Wildlife Center of Virginia announces spring 2018 open house schedule

wildlife center of virginiaThe Wildlife Center of Virginia, the nation’s leading teaching and research hospital for native wildlife, has scheduled four open-house dates for spring 2018.  These are rare opportunities to see the inner workings of the Waynesboro facility, as well as meet some of the wildlife that serve as the Center’s education ambassadors.

The open houses will be held on:

  • Sunday, March 18 at 3:30 p.m.;
  • Sunday, March 25 at 12:30 p.m., 2:00 p.m., and 3:30 p.m.;
  • Saturday, March 31 at 12:30 p.m. and 3:30 p.m.; and
  • Sunday, April 8 at 12:30 p.m., 2:00 p.m., and 3:30 p.m.

Each session last about an hour.

As a wildlife emergency room and hospital, the Wildlife Center is not usually open to the public.  The open houses are the times during the year when visitors may tour the Center.

There is no charge to participate in an open house; however, online reservations are required [no telephone reservations].  Information for online reservations is available on the Center’s website, at:

https://www.wildlifecenter.org/support-center/open-house-information

A limited number of spaces are available for each session.  Reservations may be made for up to five individuals; children must be accompanied by parents or guardians.  Larger groups [school groups, scout troops, etc.] are encouraged to contact the Center’s Outreach Department to make alternate arrangements.

During the open house, visitors will tour the Center’s building, including the medical clinic [examination room, operating room, etc.].  In addition, visitors will get to “meet” Center’s education animals – some of the two dozen non-releasable animals that the Center’s education staff uses in school assemblies and classroom presentations.  Included in the Center’s education “faculty” are a Bald Eagle, a Peregrine Falcon, and a Black Vulture, owls [Great Horned, Screech, and Barred], Red-tailed Hawks, several different species of snakes, and Virginia Opossums.  As most of these animals live in outdoor homes, these tours are offered weather permitting.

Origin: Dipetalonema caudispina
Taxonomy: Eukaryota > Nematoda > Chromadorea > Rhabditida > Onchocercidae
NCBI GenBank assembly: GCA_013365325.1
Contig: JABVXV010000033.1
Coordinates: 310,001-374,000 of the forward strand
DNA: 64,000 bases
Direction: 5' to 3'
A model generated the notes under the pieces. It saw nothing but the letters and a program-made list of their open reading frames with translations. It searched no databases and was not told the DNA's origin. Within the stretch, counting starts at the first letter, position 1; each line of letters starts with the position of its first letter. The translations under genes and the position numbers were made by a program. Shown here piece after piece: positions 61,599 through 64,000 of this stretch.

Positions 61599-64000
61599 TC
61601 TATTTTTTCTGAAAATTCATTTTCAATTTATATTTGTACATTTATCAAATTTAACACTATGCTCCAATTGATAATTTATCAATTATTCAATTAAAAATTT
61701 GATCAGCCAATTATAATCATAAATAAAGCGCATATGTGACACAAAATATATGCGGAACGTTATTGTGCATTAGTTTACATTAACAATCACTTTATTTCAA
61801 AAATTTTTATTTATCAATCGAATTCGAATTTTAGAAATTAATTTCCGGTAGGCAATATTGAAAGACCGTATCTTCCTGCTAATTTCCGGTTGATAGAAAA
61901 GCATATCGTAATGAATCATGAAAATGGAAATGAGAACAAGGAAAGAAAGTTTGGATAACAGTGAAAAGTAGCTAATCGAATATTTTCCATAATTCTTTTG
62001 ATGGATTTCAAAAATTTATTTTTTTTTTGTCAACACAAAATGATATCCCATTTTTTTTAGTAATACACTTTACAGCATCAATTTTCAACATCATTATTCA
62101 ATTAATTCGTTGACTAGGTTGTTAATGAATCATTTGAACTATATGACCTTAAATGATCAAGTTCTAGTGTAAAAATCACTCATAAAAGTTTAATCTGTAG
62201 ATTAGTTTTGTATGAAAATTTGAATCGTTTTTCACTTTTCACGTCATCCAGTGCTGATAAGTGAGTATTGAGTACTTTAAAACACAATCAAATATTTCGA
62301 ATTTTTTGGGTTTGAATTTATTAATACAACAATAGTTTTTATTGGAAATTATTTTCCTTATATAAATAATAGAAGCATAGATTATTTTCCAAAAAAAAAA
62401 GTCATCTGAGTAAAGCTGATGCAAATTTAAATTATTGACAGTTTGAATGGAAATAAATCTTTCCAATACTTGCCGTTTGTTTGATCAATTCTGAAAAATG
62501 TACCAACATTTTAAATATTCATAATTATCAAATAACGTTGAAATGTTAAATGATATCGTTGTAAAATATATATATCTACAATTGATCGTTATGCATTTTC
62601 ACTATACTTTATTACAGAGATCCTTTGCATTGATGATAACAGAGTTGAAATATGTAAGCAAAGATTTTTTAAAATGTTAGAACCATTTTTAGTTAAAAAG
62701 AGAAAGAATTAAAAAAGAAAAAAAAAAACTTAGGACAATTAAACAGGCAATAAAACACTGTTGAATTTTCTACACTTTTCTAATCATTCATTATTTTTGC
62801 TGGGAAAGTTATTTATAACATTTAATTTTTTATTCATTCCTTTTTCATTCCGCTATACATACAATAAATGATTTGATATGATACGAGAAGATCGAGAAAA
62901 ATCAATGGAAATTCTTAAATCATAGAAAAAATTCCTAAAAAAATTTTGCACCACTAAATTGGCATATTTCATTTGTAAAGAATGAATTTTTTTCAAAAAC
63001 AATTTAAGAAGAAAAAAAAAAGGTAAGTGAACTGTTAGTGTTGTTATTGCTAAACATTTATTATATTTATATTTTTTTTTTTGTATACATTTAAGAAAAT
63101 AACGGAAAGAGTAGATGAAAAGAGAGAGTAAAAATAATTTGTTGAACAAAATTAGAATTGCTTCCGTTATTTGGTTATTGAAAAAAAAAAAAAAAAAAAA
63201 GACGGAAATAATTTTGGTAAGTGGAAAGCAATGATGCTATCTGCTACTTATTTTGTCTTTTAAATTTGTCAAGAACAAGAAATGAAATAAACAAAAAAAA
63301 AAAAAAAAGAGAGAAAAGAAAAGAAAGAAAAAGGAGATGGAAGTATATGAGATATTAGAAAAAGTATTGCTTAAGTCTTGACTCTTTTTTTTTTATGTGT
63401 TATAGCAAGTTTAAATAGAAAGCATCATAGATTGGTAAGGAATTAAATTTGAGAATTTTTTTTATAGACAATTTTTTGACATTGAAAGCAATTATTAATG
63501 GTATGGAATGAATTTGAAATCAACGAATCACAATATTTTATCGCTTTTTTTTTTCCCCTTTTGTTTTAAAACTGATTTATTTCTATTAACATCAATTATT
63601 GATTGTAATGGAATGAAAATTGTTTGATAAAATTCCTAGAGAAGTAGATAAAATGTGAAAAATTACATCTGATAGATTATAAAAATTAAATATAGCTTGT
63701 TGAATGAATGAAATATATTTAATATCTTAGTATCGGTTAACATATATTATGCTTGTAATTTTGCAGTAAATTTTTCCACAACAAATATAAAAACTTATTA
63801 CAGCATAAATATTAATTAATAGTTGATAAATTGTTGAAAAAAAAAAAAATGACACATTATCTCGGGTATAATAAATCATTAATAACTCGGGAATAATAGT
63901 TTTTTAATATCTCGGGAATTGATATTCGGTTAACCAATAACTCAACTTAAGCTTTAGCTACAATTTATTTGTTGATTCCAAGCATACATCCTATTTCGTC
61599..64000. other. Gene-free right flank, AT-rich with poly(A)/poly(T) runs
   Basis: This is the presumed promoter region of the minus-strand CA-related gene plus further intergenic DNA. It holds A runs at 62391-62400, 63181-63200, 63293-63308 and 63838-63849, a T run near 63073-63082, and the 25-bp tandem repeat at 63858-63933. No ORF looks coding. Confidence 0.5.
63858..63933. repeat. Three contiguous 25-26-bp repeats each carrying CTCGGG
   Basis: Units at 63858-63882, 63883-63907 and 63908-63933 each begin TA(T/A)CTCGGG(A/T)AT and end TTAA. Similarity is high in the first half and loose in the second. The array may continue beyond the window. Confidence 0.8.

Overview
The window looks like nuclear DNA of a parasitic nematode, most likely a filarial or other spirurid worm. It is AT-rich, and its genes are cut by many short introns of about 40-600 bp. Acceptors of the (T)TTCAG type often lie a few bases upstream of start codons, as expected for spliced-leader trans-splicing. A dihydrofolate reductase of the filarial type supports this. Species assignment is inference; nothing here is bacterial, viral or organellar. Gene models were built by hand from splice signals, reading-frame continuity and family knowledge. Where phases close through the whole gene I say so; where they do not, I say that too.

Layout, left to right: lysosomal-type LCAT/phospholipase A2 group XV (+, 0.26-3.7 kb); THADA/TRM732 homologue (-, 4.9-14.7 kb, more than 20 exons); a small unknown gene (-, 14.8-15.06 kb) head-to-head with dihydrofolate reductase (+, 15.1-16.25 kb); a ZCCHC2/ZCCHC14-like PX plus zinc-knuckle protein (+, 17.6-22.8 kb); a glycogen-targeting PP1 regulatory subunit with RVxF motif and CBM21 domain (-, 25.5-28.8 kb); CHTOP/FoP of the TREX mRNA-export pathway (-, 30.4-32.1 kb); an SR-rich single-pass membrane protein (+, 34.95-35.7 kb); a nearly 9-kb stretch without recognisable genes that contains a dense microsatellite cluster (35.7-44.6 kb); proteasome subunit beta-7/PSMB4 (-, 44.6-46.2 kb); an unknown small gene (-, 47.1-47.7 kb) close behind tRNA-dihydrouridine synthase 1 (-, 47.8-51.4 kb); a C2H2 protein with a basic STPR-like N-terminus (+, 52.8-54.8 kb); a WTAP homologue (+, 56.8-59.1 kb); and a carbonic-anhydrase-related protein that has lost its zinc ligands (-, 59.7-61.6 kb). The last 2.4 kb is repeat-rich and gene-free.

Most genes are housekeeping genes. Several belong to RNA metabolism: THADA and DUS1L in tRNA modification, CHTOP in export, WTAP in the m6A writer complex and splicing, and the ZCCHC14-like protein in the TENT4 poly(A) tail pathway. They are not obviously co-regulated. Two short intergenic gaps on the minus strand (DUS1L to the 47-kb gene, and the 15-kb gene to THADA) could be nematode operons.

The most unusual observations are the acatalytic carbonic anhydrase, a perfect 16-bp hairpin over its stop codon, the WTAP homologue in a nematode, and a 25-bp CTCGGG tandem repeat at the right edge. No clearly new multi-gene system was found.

Open-house visitors will not have the opportunity to see any of the Center’s patients.  The Center strives to limit human interaction with these wild animals.

Every year, about 2,500 animals – ranging from Bald Eagles to opossums to chipmunks – are brought to the Wildlife Center for care.  “The goal of the Center is to restore our patients to health and return as many as possible to the wild,” Wildlife Center President Ed Clark said.  “At the Wildlife Center, we treat to release.”

The Wildlife Center of Virginia is an internationally acclaimed teaching and research hospital for wildlife and conservation medicine.  During its history, the nonprofit Center has cared for more than 70,000 wild animals, representing 200 species of native birds, mammals, reptiles, and amphibians.  The Center’s public education programs share insights gained through the care of injured and orphaned wildlife, in hopes of reducing human damage to wildlife.  The Center trains veterinary and conservation professionals from all over the world and is actively involved in comprehensive wildlife health studies and the surveillance of emerging diseases.

In July 2011, the Center launched Critter Cam, which allows wildlife enthusiasts around the world to watch a variety of Center patients.  Animals that are currently “featured” on one of the three Critter Cam feeds are 10 rambunctious Black Bears, Bald Eagle patients, and some of the Wildlife Center’s residents, including Buddy, a Bald Eagle; Buttercup, a Black Vulture; and Maggie, a Peregrine Falcon.  A link to Critter Cam, and additional information about the Center, are available at www.wildlifecenter.org.

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